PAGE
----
It's early morning but Denkayehu Kassahun and Enbere Fentaw, two neighbourgs, are already on their way to the Gurumba Spring water-point in the highlands of Sekota, Amahara region of Northern Ethiopia. In 2017, this water-point was constructed by DanChurchAid (DCA) in collaboration with the local NGO Mekene Yesus (EECMY-DASSC) in the framework of the EU project Resilience Building and Creation of Economic Opportunities in Ethiopia (RESET II).Together they go to the water point every morning, luckily only being ten minutes away from where they live, compared to the over one hour’s journey before the construction of the water point (corresponding to 5km). Twice a day the two neighbours come to the water point and fill up the yellow plastic jerry-cans they carry on their backs. The jerry-cans can carry around 20 liters of water, and when asked Enbere smiles and says, "They are a bit heavy, but we are used to it and it keeps us warm to carry the jerry-cans. Life is easier now that the water isn’t far away."
Before the construction of the water point, the water they collected was unprotected, meaning that the people would collect the water directly from the ground, and use the same water accessing point as their cattle. Consequently, the springs were easily contaminated by human and animal induced bacteria, causing various stomach diseases to flourish in the area, also due to open-defecation. "Before the water was brown, dirty and far away. Our animals would drink from the same place, where we would collect the water and our children would get sick of drinking the water. Now the water is clean, and close to where we live," says Denkayehu proudly when asked about the biggest change the Gurumba Spring has brought to herself and her family.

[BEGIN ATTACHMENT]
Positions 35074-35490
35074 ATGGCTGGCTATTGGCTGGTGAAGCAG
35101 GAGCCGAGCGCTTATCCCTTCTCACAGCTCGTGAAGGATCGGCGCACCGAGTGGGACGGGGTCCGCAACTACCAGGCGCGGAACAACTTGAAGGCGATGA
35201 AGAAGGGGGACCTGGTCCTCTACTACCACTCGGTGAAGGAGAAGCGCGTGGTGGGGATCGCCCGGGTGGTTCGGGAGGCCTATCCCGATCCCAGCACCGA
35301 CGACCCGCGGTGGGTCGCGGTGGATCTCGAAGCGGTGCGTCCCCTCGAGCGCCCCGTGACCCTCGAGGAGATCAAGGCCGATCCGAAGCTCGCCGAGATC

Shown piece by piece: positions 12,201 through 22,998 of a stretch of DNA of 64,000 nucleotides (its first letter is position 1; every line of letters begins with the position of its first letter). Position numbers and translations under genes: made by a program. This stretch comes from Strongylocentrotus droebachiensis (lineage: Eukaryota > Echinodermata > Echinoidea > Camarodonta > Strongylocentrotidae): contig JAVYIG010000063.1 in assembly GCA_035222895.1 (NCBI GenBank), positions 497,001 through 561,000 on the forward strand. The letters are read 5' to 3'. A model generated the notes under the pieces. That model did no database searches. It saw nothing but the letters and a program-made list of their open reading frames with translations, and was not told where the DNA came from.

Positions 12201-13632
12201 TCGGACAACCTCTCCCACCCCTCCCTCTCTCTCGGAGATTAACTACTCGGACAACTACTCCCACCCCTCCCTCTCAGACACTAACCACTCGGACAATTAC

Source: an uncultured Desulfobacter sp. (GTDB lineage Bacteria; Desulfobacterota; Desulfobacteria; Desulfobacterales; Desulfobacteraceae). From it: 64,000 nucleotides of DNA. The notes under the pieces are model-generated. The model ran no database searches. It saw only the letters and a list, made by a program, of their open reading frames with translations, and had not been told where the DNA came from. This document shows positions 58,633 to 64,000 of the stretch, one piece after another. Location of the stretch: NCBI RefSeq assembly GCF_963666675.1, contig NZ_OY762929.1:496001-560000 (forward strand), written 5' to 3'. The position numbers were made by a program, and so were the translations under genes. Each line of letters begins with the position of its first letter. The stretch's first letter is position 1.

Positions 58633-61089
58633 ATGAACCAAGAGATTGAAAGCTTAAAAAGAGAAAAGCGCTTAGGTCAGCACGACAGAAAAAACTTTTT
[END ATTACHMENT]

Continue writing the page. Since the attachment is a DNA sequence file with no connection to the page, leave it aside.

Denkayehu has never been schooled, and therefore lives off farming the small land that she owns. Her husband died of an illness several years ago, since they didn’t have the money to go to a doctor. Therefore, she has brought up her four children (one girl and three boys) on her own, struggling to bring food to the table. Her eldest son migrated over a year ago, and when asked about him, she said: "I don’t know where my son is. If he is dead or alive, or even how far away he is, I don’t know. He left because I couldn’t provide food for him. Living here is very hard. My three other children help me with the work, when they are not in school. I am so happy that they go to school, since I don’t know how to read or write". Denkayehu’s story represents many lives of women in the area. Accessing clean water can by the minimum assist in clean food preparation, as well as, proper hygiene and sanitation for herself, her family and the rest of the community around the Gurumba Spring.
Enbere is a very shy young woman. When asked about her age, she smiled and look at the ground, finally admitting that she doesn’t know her age. She got married recently and therefore doesn’t have any children yet. "I am so happy that my future children won’t become sick by drinking dirty water. Instead my children will have clean drinking water, and will be able to wash themselves with clean water. I plan to send my children to school so they can get a better life than me."
- Publication date
- 4 May 2018
- Greater economic and employment opportunities
- Danish Church Aid